Bible Book Summary
by Jay Smith
The book of Philemon is a Prison Epistle (letter written while in prison), which Paul wrote circa 61 A.D. The key personalities of Philemon are Paul, Philemon, and Onesimus. It was written to Philemon as a plea to request forgiveness for his runaway servant Onesimus, who was a new believer in Jesus Christ. The book of Philemon consists of only one chapter.
• In verses 1-7, Paul gives his greetings to Philemon and presents his appreciation and gratitude for Him as a brother and worker in Jesus Christ. Philemon was most likely a wealthy member of the church in Colosse. It seems Paul begins by softening up Philemon, as to prepare him initially, before mentioning Onesimus his runaway slave. Philemon was apparently angry with his absent slave. “I pray that the fellowship of your faith may become effective through the knowledge of every good thing which is in you for Christ’s sake” (vs. 6).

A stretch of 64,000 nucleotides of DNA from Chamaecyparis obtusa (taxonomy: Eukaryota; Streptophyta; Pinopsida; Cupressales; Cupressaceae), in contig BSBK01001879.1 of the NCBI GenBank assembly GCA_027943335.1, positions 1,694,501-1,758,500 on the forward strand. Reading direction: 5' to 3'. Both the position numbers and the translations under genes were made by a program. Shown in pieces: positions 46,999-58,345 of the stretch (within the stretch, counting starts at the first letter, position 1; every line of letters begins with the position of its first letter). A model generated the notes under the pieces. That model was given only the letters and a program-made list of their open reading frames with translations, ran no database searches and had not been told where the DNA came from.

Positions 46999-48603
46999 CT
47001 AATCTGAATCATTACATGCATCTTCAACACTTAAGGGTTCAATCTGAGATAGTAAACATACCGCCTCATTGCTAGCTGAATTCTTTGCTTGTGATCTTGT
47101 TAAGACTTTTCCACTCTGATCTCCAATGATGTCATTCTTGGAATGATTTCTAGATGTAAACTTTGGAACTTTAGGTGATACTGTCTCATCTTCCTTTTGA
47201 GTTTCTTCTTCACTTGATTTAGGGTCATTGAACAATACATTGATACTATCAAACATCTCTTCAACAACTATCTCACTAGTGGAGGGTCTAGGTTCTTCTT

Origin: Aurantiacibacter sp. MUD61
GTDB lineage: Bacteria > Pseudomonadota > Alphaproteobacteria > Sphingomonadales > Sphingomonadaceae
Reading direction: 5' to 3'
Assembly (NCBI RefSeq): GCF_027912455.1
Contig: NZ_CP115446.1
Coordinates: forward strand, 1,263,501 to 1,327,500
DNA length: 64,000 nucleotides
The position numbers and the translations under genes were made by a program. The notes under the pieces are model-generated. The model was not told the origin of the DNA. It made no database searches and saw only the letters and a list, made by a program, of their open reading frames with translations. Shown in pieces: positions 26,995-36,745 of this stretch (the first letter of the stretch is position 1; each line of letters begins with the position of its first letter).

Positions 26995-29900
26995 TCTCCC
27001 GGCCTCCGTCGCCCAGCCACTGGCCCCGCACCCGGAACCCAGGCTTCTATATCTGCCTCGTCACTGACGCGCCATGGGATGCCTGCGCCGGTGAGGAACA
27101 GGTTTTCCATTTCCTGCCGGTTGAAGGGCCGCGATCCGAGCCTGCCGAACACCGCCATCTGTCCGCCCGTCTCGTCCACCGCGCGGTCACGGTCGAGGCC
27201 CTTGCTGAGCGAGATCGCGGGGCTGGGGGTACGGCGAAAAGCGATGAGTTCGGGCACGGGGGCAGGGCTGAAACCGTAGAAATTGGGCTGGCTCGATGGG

• Verses 8-25, consist of Paul’s appeal for Onesimus, “I appeal to you for my child Onesimus, whom I have begotten in my imprisonment, who formerly was useless to you, but now is useful both to you and to me” (vs. 10). Onesimus had run away and traveled to Rome where he met Paul. While there, Onesimus surrendered his life to Christ. Philemon, under Roman law, could execute his slave for fleeing however, Paul pleas with Philemon to accept his servant. Paul goes one-step further and asks Philemon not only to accept his slave, but also to accept him as a brother in Christ and to overlook his faults and errors. “For perhaps he was for this reason separated from you for a while, that you would have him back forever, no longer as a slave, but more than a slave, a beloved brother, especially to me, but how much more to you, both in the flesh and in the Lord” (15-16). Onesimus would carry this letter back and give it to Philemon. Onesimus is later mentioned at the end of the book of Colossians as a faithful and beloved brother.